A need for Amendments to the Act
The Act is a commendable step to protect elderly citizens. However, to ensure complete security to elderly citizens, it requires certain immediate amendments. This would entail an increase in the provision of healthcare and social and economic security, especially due to the vulnerability of this section during the pandemic.
Firstly, the term ‘abuse’ has to be defined and must be inclusive of its various forms. There must be an expansion of the term ‘parents’ to include grandparents and parents-in-law. Similarly, the term ‘children’ and ‘relatives’ must be expanded. It is observed that in order to protect the senior citizens, there is a need to understand the nature of their needs which consist of needing traditional family support for their sustenance and financial needs. This ‘Maintenance’, thus, needs to be widened to assure complete healthcare, safety, and security to senior citizens, as per the nature of the need. Further, the maintenance amount must not be limited to an upper limit of Rs. 10,000. It must take into account the earnings of the children and the needs of the elderly citizen.
In a study conducted in 2014, it was seen that victims of abuse usually approach their friends rather than the formal legal system. The Act in its present form involves non-state actors in the redressal process. This brings a sense of amicableness and flexibility in the system by making it informal. However, introducing a community approach would be useful as well. We could create room for mediation by young, trained professionals/NGOs. This could prove to be more amicable and useful in reconciling the parties. We must involve the youth in the role of caregivers to provide local care services at subsidized rates. Awareness can be spread through the setting up of camps and the creation of peer groups. There must be a focus on formulating protective guidelines which include the prevention of social isolation, bodily injury, and mental and physical impairment. Setting up helplines and geriatric clinics would also support in protecting the elderly citizens.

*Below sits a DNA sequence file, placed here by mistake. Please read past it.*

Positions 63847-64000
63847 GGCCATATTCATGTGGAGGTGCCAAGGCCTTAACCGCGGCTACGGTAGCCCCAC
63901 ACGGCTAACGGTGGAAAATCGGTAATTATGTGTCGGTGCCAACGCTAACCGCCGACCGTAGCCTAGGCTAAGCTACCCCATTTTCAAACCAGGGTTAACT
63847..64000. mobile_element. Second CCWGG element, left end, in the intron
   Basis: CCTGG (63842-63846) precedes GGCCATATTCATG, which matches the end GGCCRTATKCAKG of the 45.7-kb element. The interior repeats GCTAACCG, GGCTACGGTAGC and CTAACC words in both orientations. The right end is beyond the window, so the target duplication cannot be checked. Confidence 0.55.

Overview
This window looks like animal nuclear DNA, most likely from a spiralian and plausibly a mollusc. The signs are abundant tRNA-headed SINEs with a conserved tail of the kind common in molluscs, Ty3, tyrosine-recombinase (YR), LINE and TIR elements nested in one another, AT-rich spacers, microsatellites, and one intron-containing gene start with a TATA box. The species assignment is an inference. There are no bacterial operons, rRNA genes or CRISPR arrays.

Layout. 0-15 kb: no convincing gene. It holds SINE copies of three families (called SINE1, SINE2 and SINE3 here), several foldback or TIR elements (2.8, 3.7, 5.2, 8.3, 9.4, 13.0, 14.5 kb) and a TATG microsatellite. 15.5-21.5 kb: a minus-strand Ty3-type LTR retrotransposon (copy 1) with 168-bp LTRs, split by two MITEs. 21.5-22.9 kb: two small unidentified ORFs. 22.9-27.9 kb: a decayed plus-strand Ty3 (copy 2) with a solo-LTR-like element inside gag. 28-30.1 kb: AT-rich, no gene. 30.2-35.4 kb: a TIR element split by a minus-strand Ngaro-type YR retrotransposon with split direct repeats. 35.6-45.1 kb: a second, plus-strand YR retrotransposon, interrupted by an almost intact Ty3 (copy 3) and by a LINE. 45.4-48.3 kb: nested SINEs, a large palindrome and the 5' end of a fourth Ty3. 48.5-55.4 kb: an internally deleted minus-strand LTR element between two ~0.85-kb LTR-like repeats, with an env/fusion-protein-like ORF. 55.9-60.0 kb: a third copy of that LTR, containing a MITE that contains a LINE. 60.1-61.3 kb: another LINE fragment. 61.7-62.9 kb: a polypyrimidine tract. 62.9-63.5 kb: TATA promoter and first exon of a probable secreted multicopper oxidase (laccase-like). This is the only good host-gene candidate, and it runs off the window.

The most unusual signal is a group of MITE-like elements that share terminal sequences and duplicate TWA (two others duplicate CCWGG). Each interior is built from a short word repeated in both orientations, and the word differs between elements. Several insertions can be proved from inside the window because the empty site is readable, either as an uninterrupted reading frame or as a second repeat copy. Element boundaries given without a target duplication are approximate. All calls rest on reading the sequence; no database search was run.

The Act is in line with ensuring the right to life and dignity of the elderly citizens. It promotes inclusion, equality, and non-discrimination on the basis of the sex of the senior citizen. It has also created a therapeutic and cathartic space for the victim. The immediate inclusion of these key amendments would ensure the effective realization of the legislation’s socio-economic and healthcare objectives and increase protection of elderly citizens in India during the pandemic.
ABOUT THE AUTHOR
Tasha Bluewin Joseph is an incoming Associate at Cyril Amarchand Mangaldas. She graduated from Jindal Global Law School.
In Content Picture Credit: The Financial Express
Kindly note that the views and opinions expressed are of the author and not of the Indian Journal of Law and Public Policy.